Millennials and God: The Benefits of Millennials Attending an Institution Focused on Christian Higher Education

by Emily Elizabeth Smith, Great Lakes Junior 

Pew Research Center documents that millennials are the least outwardly religious American generation: the millennial attitude towards God is changing.

The millennial mindset has been heavily influenced by issues such as:

  • environmental destruction
  • obsession with materialism
  • toxic social structures and relationships
  • oppressive governments
  • the takeover of big corporations.
Christian Colleges have the responsibility of becoming places of refuge for those looking to rise above the flesh and into a community representing God’s kingdom.

Many secular colleges and universities are first-rate when it comes to academics. What, therefore, distinguishes a Christian institution? Although many secular institutions can provide a solid foundation for educational growth, the absence of a Christian environment can add tension to a blossoming spiritual lifestyle.

Christian Colleges Provide the Deeper Life Meaning that Millennials are Seeking

Being engrossed in a God-centered educational institution can make all the difference in such a pivotal time in a millennial’s life. While studying your chosen major, you’ll learn more about how each subject not only aligns with your career goals, but your Christian values as well. The campus and class sizes tend to be smaller and more intimate which allows for more personal relationships with professors and classmates. Being able to explore and share your faith allows you to live out your call from God by engaging with fellow brothers and sisters that also live in His love.

Now, this is not to suggest that a Christian institution isolates itself from the rest of the world. Another aspect of God’s calling for His people includes engaging with the rest of society, with people of all faiths and backgrounds, and the rest of the world.

Related: The Answer to Life's Biggest Question: Who Am I?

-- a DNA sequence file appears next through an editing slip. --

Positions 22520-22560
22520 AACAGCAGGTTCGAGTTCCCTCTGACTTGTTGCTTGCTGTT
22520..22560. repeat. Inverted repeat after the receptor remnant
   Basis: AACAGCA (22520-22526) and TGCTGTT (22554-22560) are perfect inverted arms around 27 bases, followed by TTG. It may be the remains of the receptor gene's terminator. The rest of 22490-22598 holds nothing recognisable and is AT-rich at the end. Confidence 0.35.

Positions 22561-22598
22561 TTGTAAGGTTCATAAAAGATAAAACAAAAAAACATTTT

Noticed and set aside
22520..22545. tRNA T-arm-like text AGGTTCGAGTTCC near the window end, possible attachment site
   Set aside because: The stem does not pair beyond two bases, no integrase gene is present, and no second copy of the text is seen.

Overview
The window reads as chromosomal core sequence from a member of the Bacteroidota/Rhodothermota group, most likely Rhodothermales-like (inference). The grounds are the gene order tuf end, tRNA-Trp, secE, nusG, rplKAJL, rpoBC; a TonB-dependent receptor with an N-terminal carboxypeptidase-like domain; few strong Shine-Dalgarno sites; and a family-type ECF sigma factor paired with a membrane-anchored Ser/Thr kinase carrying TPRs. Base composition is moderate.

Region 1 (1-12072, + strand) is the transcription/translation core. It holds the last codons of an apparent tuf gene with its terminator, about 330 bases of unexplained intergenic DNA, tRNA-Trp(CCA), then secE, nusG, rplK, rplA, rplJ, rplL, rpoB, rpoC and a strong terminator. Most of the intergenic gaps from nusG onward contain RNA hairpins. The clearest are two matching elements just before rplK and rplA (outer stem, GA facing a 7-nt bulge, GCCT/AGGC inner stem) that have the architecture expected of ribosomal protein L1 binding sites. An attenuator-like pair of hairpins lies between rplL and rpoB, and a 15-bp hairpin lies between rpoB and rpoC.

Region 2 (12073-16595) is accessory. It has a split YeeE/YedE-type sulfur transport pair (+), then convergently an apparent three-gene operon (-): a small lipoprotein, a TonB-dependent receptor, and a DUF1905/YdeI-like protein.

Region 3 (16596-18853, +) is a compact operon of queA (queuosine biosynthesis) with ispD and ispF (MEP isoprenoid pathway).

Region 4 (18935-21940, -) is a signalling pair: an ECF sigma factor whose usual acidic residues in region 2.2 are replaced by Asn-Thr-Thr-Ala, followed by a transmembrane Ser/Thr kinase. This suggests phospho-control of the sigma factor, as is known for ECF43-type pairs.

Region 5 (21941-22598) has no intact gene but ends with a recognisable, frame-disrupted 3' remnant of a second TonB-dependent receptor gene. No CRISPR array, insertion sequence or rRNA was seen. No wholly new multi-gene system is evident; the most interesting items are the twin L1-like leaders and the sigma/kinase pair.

Jesus Christ calls his disciples to love one another, and this truth anchors the fundamentals of higher Christian education. Young Christian millennials often sacrifice their Christian values for the sake of being relevant to the world. Obtaining the skills and assets taught in a Christian institution allows students to enter into society with confidence and a grounded mind that is set on delivering the message of God to others.

“I don’t need theology, I just need Jesus.” With this statement, Christian blogger John Wesley Reid is explaining a common millennial misconception of Christian institutions. Our desire to know Him (theology) should be an implication for our love for Him. When theology is neglected, Christian millennials are tempted to conform to weak cultural ideas and flawed scriptural interpretation such as “The Bible says not to judge, so don’t tell me that I shouldn’t do this or that.” A relationship with God that is rooted in true Christian theology allows one to see just how much Jesus wants for the lives of his followers.

“Millennials are rethinking most of the institutions that arbitrate life, from marriage and media, to government and church,” says Kinnaman, the author of You Lost Me and unChristian. “They have grown up in a culture and among peers who are often neutral or resistant to the gospel.” Millennials are craving a depth for life and a meaning for their place in this world—this is what a Christian institution is able to give.

Do you feel like your college experience should have a deeper life meaning? 

Discover More about Great Lakes 

To learn more about Great Lakes, our admissions process, programs we offer or to schedule a tour, please contact us:

Greg Stauffer, VP of Enrollment Management (On Campus)

Phone: (517) 321-0242 ext. 230


Jon Jakubowski, Director of Online and Adult Classes

Phone: 517-321-0242, ext 249


Click here for more info on our online programs.

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Emily Elizabeth Smith is a twenty-one-year-old college student attending Great Lakes Christian College where she is double majoring in Interpersonal and Organizational Communication and Bible Theology. She previously attended Alma College and Lansing Community College but decided to transfer to Great Lakes to immerse herself in an environment where she can mature in her faith and build personal, lifelong relationships with her professors and peers. She is a strong writer winning various awards throughout her schooling career such as the campus-wide poetry contest at Alma College. Emily’s plans after her time at Great Lakes are to use her invaluable skills to serve as a Kingdom representative of God and invest herself in enabling others to do their best, allowing communicative teamwork to move her into the professional workforce.